The statute further requires that “[c]harges shall be in writing under oath or affirmation.” 42 U.S.C. § 2000e-5(b). Most Courts consider this verification requirement is mandatory. Gray v. Morrison Mgmt. Specialists, Inc., No. 1:10-CV-460JD, 2012 WL 3960318, at *9 (N.D. Ind. Sep. 7, 2012)(“Most courts, when confronted with similar facts, have found it to be a simple affair: the verification requirement is a statutory prerequisite, and failure to meet it means the suit may not proceed.”). It “is meant to provide some degree of insurance against catchpenny claims of disgruntled, but not necessarily aggrieved, employees.” Id. (citing Edelman v. Lynchburg College, 535 U.S. 106, 115 (2002)).

         According to Hearthside, Goodaker completed an intake questionnaire with the EEOC on April 16, 2015, alleging disability discrimination while employed at Hearthside. On April 28, 2015, the EEOC notified Hearthside that Goodaker filed a charge of discrimination under the Americans with Disabilities Act. Id. On May 13, 2015, the EEOC sent Goodaker a letter and attached the draft EEOC Form 5, which included the allegations from her intake questionnaire. The letter from the EEOC also stated the following:

Before we initiate an investigation, we must receive your signed Charge of Discrimination (EEOC Form 5). Please sign and return the charge within 30 days of this letter.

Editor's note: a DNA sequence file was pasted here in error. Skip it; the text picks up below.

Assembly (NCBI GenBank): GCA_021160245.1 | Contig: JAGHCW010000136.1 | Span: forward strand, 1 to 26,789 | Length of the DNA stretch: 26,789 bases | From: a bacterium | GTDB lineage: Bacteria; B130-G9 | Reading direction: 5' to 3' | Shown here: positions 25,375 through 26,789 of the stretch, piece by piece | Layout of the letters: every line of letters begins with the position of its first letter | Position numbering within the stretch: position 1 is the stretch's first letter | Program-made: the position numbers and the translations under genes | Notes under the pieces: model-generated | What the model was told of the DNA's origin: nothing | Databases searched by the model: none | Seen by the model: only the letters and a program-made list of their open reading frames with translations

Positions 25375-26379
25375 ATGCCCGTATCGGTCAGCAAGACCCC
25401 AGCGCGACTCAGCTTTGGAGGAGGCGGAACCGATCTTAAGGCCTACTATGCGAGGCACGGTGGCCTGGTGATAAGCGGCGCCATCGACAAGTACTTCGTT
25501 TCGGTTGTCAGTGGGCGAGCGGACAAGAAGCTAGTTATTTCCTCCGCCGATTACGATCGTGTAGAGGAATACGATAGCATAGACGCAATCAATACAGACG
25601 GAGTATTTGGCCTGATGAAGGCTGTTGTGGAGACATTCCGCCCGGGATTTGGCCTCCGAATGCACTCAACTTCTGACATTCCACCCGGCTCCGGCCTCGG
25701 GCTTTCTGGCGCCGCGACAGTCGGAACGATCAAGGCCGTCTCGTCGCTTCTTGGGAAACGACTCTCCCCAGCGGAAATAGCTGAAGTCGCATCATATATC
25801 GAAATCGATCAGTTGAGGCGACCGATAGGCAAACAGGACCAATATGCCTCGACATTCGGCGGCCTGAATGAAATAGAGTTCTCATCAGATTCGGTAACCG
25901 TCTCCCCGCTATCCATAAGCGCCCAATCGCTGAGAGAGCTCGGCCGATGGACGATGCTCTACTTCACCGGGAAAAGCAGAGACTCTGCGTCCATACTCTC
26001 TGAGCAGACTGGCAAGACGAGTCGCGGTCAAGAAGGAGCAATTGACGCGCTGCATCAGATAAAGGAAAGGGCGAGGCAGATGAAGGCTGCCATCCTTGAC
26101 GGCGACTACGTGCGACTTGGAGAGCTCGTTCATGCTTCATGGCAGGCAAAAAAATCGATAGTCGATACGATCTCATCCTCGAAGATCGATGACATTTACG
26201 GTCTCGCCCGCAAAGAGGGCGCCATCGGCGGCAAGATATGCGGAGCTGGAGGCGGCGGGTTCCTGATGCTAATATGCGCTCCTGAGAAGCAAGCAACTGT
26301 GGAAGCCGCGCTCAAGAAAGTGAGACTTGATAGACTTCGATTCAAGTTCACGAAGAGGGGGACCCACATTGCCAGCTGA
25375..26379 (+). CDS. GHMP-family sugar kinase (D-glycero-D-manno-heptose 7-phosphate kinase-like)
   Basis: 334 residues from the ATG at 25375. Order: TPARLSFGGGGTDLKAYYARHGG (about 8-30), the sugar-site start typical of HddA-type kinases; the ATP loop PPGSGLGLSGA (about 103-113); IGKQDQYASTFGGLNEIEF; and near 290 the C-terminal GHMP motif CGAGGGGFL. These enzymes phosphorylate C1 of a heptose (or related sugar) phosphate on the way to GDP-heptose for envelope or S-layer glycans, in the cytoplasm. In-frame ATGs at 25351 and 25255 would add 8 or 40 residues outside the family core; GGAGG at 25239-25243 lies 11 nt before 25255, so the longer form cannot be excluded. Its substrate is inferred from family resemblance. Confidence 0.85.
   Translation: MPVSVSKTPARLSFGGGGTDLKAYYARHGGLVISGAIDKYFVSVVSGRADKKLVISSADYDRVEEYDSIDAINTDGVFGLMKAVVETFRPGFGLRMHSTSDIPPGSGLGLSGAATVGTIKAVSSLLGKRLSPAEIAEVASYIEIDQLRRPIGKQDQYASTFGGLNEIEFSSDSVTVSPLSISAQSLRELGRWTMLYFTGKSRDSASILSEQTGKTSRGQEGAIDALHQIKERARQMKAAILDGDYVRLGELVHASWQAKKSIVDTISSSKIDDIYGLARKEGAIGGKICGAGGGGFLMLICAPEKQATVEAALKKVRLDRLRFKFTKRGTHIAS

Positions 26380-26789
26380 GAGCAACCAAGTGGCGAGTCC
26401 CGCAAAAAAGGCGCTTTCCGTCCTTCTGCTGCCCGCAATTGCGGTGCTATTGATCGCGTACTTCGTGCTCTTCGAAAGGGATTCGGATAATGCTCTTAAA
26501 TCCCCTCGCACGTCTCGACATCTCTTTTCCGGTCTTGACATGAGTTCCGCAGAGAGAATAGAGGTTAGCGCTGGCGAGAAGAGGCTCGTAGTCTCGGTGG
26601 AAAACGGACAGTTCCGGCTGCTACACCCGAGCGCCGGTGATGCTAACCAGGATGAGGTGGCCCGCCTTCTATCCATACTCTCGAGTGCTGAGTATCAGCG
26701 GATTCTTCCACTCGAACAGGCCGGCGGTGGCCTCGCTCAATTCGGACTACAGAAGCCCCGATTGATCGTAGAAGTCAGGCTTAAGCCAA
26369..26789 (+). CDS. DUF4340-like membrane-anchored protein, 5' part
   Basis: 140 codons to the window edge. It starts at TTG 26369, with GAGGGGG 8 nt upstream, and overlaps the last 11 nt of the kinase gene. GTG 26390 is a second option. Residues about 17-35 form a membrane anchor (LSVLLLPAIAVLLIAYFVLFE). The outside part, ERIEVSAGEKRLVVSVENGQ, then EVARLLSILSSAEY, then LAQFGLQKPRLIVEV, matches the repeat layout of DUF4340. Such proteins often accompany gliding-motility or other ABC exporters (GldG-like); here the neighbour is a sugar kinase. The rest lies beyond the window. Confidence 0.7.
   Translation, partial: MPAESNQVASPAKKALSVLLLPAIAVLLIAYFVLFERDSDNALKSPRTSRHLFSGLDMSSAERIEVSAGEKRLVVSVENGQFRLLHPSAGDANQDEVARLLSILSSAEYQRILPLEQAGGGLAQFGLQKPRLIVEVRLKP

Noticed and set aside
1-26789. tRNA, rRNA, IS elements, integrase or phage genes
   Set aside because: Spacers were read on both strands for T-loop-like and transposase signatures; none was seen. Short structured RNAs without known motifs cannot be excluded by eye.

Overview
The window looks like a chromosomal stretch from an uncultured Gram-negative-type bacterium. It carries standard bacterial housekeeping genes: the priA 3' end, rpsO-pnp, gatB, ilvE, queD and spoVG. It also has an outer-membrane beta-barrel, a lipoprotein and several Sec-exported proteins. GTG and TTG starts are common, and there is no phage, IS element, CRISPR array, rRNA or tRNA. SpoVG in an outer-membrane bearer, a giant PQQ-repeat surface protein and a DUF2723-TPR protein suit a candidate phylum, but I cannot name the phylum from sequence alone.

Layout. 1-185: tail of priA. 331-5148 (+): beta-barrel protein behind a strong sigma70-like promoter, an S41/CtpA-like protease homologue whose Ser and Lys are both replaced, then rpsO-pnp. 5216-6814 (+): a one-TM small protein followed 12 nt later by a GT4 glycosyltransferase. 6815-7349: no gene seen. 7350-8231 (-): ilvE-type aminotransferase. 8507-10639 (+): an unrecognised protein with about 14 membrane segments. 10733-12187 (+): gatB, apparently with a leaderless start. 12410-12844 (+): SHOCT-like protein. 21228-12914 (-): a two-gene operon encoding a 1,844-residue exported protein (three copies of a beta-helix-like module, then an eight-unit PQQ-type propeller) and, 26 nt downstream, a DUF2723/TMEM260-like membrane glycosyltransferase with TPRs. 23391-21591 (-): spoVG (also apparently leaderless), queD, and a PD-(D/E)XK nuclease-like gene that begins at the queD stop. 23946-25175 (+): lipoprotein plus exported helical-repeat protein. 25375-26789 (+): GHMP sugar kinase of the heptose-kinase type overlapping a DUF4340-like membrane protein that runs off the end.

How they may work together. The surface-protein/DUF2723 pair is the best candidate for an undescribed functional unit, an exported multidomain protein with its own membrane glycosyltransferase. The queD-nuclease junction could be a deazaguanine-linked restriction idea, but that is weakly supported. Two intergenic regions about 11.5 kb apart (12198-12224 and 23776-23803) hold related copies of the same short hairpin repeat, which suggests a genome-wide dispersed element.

(DE # 17-1 at 7). Hearthside alleges that the EEOC's official file contains no such perfected charge, nor did it ever receive one from Goodaker. Id. As a result, the EEOC did no further investigation and notified Goodaker by way of a right to sue letter that it was dismissing her charge on or about July 30, 2015. Id.

         Goodaker contends that she did in fact file a claim with the EEOC, but concedes that she failed to send a verified charge of discrimination to the EEOC. (DE #24 at 7). Hearthside argues that Goodaker's failure to meet her statutory obligation, by not verifying her EEOC discrimination charge prior to the EEOC issuing its right to sue letter, should result in a dismissal due to a lack of subject matter jurisdiction.

         Hearthside filed the instant motion to dismiss for failure to exhaust administrative remedies under Rule 12(b)(1), asserting a lack of subject matter jurisdiction. However, “a failure to exhaust administrative remedies should not be evaluated under Rule 12(b)(1) for lack of subject matter jurisdiction.” Williams v. Potter, 2008 WL 4449549, at *2 (N.D. Ind. Sep. 25, 2008) (quoting H.H. ex. Rel Hough v. Ind. Bd. of Special Education Appeals,501 F.Supp.2d 1188 (N.D. Ind. 2007)); see also Gray, No. 1:10-CV-460JD, 2012 WL 3960318 at * 9 (“[T]he verification requirement is not a jurisdictional prerequisite for suit, such that a plaintiff's failure to comply divests the federal court entirely of its ability to hear the case.”). Failure to exhaust administrative ...